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Molecules – Structure, Symmetry Classification and Properties (Worksheet)

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    Work in groups on these problems. You should try to answer the questions without referring to your textbook. If you get stuck, try asking another group for help.

    Learning Objectives

    • Be able to visualize the 3-dimensional structure of a molecule and classify its point symmetry group.
    • Be able to predict properties dependent upon symmetry such as dipole moment, presence of enantiomers (chirality) and numbers of chemically equivalent groups.
    • Ability to visualize the 3-dimensional structure of a molecule and classify its point symmetry group.
    • Accurate prediction of properties of molecule determined by symmetry considerations.

    Symmetry considerations alone can precisely predict properties of a molecule such as whether a permanent dipole moment exists and where it lies on the molecular framework, chirality and groups of chemically equivalent atoms (or nuclei for NMR). Additionally, the number and types of energy states that an atom or molecule can have are rigorously and precisely determined by the symmetry of the molecule or the symmetry of the environment of the atom. Finally, you can know without any quantitative calculations whatever, how many energy states there are and what transitions between them are allowed (for spectroscopic predictions). Symmetry is so powerful, and in this activity you will gain essential practice so that symmetry will start to become a useful tool for you.


    • Lecture and web links on our class ANGEL web site.
    • Plan presented in this activity.
    • Figures and templates attached to this activity.
    • Molecular model kits.
    • Chapter 3 in Rodgers (Glen E. Rodgers, “Descriptive Inorganic, coordination and Solid-State Chemistry,” Brooks/Cole, Thompson Learning, USA, 2002, ISBN 0-12-592060-1).
    • Origami models from Robert M. Hanson, “Molecular Origami,” University Science Books, Sausalito, California, 1995.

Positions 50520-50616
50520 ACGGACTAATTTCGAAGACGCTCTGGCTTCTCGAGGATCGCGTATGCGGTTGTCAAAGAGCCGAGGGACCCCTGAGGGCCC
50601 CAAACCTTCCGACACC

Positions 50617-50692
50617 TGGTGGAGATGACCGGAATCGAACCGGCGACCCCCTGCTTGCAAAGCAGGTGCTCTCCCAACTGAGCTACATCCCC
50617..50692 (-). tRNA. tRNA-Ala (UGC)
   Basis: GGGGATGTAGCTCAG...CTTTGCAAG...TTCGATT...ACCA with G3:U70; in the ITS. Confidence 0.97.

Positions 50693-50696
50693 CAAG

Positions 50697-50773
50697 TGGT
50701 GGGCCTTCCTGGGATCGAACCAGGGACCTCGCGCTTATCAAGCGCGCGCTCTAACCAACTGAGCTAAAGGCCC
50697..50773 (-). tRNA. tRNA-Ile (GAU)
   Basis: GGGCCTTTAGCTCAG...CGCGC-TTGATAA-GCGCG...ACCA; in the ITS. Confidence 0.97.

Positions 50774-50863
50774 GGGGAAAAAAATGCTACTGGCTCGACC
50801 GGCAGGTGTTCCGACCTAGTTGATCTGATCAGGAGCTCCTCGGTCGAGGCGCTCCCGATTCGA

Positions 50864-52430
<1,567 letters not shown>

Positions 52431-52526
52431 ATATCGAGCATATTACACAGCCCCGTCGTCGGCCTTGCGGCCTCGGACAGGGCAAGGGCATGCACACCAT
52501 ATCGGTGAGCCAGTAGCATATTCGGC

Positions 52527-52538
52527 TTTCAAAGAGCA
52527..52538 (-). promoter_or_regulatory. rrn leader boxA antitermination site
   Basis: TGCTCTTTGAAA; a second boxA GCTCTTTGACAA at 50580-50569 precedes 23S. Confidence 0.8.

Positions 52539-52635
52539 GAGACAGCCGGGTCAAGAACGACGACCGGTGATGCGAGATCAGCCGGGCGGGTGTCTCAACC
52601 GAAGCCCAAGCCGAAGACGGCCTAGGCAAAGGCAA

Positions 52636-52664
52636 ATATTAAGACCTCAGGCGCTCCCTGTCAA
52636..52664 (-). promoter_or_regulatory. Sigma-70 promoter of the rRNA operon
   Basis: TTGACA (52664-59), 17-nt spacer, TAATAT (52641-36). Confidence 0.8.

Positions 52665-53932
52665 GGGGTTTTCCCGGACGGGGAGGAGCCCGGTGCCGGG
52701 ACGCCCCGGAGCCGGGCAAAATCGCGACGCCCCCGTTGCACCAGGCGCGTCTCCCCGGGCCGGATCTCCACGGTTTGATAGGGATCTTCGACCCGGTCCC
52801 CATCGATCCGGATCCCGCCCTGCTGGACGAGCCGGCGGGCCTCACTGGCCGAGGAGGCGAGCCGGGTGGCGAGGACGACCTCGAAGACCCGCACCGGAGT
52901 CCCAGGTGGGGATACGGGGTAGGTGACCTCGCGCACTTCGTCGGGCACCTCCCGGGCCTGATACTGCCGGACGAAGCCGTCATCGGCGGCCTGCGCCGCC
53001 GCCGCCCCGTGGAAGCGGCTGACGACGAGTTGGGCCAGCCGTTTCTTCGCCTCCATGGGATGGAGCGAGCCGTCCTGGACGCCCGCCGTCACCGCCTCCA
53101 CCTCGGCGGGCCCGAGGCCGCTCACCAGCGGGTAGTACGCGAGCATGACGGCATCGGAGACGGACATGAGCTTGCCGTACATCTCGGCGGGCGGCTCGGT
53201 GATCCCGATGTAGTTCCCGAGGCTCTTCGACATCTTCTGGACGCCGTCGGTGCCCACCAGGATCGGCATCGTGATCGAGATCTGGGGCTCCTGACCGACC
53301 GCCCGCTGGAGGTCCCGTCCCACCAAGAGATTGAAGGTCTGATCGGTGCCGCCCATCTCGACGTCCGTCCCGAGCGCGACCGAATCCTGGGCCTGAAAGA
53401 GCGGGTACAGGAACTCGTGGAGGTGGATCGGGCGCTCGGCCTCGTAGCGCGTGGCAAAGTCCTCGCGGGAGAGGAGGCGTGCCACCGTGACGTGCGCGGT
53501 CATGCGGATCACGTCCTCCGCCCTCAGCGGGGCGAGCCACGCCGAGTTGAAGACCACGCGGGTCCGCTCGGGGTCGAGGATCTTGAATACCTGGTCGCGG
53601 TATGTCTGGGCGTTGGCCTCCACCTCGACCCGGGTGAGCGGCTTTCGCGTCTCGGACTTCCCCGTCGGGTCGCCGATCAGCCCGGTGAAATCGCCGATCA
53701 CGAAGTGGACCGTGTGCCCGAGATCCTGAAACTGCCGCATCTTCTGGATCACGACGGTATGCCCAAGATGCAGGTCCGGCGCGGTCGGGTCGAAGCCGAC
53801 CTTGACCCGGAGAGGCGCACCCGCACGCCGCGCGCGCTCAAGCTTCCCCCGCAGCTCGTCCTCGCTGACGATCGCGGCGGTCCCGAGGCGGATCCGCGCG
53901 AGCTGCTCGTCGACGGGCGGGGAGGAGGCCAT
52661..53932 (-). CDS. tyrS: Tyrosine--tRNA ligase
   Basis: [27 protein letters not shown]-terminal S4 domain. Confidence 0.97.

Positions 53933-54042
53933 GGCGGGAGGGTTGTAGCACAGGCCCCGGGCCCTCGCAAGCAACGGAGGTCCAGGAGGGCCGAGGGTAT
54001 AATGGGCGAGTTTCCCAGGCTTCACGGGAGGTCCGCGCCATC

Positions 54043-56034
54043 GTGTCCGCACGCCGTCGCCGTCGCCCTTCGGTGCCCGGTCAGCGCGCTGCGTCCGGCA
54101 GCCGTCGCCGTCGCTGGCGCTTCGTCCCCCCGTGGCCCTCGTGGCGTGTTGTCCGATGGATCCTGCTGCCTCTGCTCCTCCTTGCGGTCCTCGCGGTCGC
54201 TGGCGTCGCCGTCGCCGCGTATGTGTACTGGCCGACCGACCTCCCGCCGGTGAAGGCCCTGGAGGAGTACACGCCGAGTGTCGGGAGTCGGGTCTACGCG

Understanding the following: symmetry operation; symmetry element; point symmetry group; model building; symmetry classification tree; relation between symmetry and molecular properties

    Pre-activity assignment

    Bring your assembled model to class.


    1. Each person in the class will receive an assigned molecule for this activity. Form groups of two to collaborate in the completion of this plan.
    2. Build from a model kit or origami paper template a faithful model of your molecule. Check each other’s molecules for accuracy.
    3. Follow the “decision tree” hand-out to assign the molecule to the appropriate point symmetry group. Then answer the following questions:
      1. Does the molecule necessarily have a permanent dipole moment? If so, where does the moment lie on the molecular framework?
      2. Is the molecule chiral?
      3. How many sets of equivalent atoms exist in this molecule?
    4. Prepare a transparency presenting the molecule, its symmetry classification with the symmetry elements drawn on it, and all parts in question 3 for it.
    5. Have your partner critique the presentation and be ready to present it to the class, using the model to demonstrate the symmetry operations.


    1. heptafluorouranate(IV) ion, UF7-3 (see sheet)
    2. diborane, B2H6 (see sheet)
    3. heptafluoroniobate(V) ion, NbF7-2 (see sheet)
    4. Uranyl nitrate ion, UO2(NO3)3- (see sheet)
    5. octafluorozirconate(IV) ion, ZrF8-4 (see sheet)
    6. diiron nonacarbonyl Fe2(CO)9 (see sheet)
    7. B(OH)3 (planar and shaped like a pinwheel)
    8. cis-dichlorotetraamine cobalt (III)
    9. hexaammine cobalt (III) [Co(NH3)6]+3
    10. trans-dichlorotetraaminecobalt(III)
    11. cisplatin cis-diamminedichloroplatinum(II) (square planar complex)
    12. XeOF4 (see sheet)
    13. ethane, staggered (see sheet)
    14. SOF (see sheet)


    For the molecules designated (see sheet), a paper origami model will be provided in class.

    Post activity assignment

    Follow through the activity question 3 for NH2Cl (pyramidal) and [PtCl4]-2 (square planar).


    See for how to use this flow chart.


    • Susan Jackels, Seattle University
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